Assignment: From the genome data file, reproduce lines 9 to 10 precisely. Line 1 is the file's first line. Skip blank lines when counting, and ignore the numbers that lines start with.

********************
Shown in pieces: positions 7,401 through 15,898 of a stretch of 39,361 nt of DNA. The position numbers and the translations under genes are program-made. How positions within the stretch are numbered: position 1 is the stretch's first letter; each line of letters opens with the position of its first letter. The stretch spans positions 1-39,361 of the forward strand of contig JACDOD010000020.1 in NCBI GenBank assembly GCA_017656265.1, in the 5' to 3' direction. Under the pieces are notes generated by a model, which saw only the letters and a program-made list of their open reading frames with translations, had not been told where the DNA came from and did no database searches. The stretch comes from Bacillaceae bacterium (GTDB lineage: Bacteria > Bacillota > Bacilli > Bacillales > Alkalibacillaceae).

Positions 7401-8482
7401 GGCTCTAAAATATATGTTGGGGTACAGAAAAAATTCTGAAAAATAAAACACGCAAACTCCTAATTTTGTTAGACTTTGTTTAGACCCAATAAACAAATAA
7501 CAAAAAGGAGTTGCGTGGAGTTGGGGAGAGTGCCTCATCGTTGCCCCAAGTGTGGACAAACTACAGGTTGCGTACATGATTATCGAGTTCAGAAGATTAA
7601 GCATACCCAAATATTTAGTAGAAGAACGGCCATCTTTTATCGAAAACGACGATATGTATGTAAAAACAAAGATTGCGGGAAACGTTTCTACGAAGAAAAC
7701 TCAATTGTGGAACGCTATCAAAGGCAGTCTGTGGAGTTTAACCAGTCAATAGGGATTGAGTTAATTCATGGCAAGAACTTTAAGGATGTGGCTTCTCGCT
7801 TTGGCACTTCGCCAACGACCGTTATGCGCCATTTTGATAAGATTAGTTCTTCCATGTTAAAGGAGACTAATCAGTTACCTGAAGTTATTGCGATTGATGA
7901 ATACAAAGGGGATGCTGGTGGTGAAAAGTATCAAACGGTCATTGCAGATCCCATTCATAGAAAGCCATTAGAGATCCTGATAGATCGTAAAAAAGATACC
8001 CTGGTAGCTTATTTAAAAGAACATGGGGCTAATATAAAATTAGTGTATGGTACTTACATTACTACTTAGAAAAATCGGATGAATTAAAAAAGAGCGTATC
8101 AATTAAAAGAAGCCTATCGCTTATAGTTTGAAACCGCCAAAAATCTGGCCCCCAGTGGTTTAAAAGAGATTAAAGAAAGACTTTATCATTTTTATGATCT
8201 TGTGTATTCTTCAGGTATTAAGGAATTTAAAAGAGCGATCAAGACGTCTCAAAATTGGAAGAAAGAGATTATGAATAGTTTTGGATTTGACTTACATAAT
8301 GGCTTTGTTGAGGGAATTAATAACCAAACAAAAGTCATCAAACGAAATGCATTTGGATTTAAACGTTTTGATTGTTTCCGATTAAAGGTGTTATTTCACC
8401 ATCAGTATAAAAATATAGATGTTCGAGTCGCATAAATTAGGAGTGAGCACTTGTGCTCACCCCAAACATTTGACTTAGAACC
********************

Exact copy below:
8001 CTGGTAGCTTATTTAAAAGAACATGGGGCTAATATAAAATTAGTGTATGGTACTTACATTACTACTTAGAAAAATCGGATGAATTAAAAAAGAGCGTATC
8101 AATTAAAAGAAGCCTATCGCTTATAGTTTGAAACCGCCAAAAATCTGGCCCCCAGTGGTTTAAAAGAGATTAAAGAAAGACTTTATCATTTTTATGATCT